July 23, 2013
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More testing for CAP increased hospitalization rates

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EDs that use more testing to diagnose community-acquired pneumonia in children have higher hospitalization rates compared with lower-utilizing EDs, according to recent study findings.

“The significant across-hospital variation in diagnostic tests performed in the ED for childhood [community-acquired pneumonia (CAP)] illustrates the need to improve the quality of care provided,” Todd A. Florin, MD, MSCE, FAAP of the division of emergency medicine at the University of Cincinnati College of Medicine, and colleagues wrote in a study published in Pediatrics. “If overutilization can be diminished, there is the potential to decrease unnecessary hospitalization, decrease costs, prevent unnecessary hospital-acquired infections, and potentially improve short-term quality of life in children with CAP.”

 

Todd A. Florin

The retrospective cohort study included 100,615 ED visits resulting in CAP diagnoses from 2007 to 2010 in children aged 2 months to 18 years.

Researchers found that the most commonly ordered ED diagnostic tests were complete blood count (28.7%), blood culture (27.9%) and chest radiograph (75.7%). Significant variation (P<.001) was found for each test examined across hospitals after adjustment for patient and hospital characteristics. Hospitals utilizing tests at high rates had increased odds of hospitalization compared with low-utilizing hospitals (OR=1.86; 95% CI, 1.17-2.94). Revisit rates between high- and low-utilizing hospitals were not significant (OR=1.21; 95% CI, 0.97-1.51), suggesting that low-utilizing EDs are not discharging children that should have been hospitalized.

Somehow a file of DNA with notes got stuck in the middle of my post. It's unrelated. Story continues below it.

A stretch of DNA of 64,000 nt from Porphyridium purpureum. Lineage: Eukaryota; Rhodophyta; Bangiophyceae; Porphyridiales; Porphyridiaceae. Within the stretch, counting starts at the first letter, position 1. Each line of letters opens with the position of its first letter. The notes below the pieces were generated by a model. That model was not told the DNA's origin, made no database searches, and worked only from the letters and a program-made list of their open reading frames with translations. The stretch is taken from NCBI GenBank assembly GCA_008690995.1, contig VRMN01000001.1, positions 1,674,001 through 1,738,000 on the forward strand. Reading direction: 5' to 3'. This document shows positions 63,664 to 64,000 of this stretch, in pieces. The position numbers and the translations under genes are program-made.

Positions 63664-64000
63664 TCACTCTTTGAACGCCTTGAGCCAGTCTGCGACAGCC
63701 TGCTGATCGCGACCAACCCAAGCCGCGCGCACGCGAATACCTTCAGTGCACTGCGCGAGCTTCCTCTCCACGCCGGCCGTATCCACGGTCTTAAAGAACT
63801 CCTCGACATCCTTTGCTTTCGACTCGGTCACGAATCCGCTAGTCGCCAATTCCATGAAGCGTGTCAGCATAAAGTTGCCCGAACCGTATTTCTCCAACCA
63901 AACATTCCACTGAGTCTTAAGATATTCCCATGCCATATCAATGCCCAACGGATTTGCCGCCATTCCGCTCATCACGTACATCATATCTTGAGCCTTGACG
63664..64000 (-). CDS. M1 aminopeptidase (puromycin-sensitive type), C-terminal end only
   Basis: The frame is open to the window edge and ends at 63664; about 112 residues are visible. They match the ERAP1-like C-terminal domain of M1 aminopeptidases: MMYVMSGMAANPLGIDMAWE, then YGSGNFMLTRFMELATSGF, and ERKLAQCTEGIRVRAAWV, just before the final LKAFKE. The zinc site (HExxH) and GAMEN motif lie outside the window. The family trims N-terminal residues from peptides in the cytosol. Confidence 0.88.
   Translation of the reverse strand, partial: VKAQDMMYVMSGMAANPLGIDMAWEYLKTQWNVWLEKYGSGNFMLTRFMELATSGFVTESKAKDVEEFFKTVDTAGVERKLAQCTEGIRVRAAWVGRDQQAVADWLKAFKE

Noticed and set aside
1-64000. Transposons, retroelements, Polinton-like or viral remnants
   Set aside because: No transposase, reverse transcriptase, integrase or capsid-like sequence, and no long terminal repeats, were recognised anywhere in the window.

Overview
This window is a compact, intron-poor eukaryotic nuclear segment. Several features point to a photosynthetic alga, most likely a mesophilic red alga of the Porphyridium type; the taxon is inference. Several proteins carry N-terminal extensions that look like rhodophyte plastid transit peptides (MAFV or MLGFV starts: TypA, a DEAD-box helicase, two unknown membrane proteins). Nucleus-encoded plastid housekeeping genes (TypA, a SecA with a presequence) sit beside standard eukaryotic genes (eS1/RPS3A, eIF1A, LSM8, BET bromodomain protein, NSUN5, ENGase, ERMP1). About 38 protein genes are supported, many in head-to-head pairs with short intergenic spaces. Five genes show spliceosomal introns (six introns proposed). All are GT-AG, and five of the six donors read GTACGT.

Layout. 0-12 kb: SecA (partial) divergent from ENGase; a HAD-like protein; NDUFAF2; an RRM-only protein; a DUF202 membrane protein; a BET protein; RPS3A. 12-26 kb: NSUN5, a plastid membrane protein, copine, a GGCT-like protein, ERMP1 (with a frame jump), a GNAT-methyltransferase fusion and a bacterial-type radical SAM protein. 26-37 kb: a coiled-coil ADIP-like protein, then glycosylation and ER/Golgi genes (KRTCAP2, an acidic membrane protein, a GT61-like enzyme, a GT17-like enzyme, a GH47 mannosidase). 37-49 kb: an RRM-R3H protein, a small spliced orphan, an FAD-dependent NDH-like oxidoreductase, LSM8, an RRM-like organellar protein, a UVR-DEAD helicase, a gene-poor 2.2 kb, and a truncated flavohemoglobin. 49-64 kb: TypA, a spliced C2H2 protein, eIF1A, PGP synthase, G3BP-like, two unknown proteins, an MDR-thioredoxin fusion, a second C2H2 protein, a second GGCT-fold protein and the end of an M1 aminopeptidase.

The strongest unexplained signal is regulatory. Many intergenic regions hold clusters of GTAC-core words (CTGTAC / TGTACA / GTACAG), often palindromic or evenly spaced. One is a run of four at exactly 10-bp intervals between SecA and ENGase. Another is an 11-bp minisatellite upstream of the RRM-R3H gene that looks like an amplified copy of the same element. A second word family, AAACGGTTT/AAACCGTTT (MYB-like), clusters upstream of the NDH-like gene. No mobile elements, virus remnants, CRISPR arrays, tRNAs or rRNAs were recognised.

“Some variation in care is always to be expected - individual patients and clinicians are different people with different care needs,” Florin told Infectious Diseases in Children. “That said, our work demonstrates substantial variation in care, even after statistically adjusting for individual patient and hospital factors. I believe that such variation is largely due to two factors - first, there is insufficient high-quality evidence to guide clinical practice and, more importantly, in my opinion, when strong evidence does exist, it is not effectively disseminated and implemented. We need to understand the reasons and motivations behind clinical decision making, work to find efficient and effective ways to translate high-quality evidence and national guidelines into various practice settings, and then find ways to measure how well we are following such evidence, thus minimizing unnecessary utilization.”

Todd A. Florin, MD, MSCE, FAAP. can be reached at Cincinnati Children’s Hospital Medical Center, Division of Emergency Medicine, 3333 Burnet Avenue, ML 2008, Cincinnati, OH 45229; emaiL: todd.florin@cchmc.org.

Disclosure: The study was funded in part by a grant from The Center for Pediatric Clinical Effectiveness at The Children’s Hospital of Philadelphia.